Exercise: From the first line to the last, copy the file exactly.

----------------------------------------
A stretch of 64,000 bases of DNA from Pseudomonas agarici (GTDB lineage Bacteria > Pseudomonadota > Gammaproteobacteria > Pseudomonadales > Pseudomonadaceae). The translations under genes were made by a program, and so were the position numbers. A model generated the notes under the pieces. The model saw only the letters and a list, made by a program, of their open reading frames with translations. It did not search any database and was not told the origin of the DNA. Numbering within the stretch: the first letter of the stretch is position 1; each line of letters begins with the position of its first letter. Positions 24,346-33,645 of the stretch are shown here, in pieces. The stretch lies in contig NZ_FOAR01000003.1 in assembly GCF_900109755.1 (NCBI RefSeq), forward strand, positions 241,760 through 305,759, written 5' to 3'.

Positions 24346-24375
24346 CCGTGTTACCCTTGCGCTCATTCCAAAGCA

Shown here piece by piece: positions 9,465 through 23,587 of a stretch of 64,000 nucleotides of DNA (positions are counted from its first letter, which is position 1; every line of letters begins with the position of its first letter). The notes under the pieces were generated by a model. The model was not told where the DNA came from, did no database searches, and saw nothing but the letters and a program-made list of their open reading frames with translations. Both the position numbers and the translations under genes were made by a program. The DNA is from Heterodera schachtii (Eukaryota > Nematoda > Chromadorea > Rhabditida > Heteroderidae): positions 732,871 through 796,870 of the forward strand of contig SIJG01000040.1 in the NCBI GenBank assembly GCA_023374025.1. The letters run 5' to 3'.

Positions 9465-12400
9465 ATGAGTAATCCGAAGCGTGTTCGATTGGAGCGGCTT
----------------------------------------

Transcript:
A stretch of 64,000 bases of DNA from Pseudomonas agarici (GTDB lineage Bacteria > Pseudomonadota > Gammaproteobacteria > Pseudomonadales > Pseudomonadaceae). The translations under genes were made by a program, and so were the position numbers. A model generated the notes under the pieces. The model saw only the letters and a list, made by a program, of their open reading frames with translations. It did not search any database and was not told the origin of the DNA. Numbering within the stretch: the first letter of the stretch is position 1; each line of letters begins with the position of its first letter. Positions 24,346-33,645 of the stretch are shown here, in pieces. The stretch lies in contig NZ_FOAR01000003.1 in assembly GCF_900109755.1 (NCBI RefSeq), forward strand, positions 241,760 through 305,759, written 5' to 3'.

Positions 24346-24375
24346 CCGTGTTACCCTTGCGCTCATTCCAAAGCA

Shown here piece by piece: positions 9,465 through 23,587 of a stretch of 64,000 nucleotides of DNA (positions are counted from its first letter, which is position 1; every line of letters begins with the position of its first letter). The notes under the pieces were generated by a model. The model was not told where the DNA came from, did no database searches, and saw nothing but the letters and a program-made list of their open reading frames with translations. Both the position numbers and the translations under genes were made by a program. The DNA is from Heterodera schachtii (Eukaryota > Nematoda > Chromadorea > Rhabditida > Heteroderidae): positions 732,871 through 796,870 of the forward strand of contig SIJG01000040.1 in the NCBI GenBank assembly GCA_023374025.1. The letters run 5' to 3'.

Positions 9465-12400
9465 ATGAGTAATCCGAAGCGTGTTCGATTGGAGCGGCTT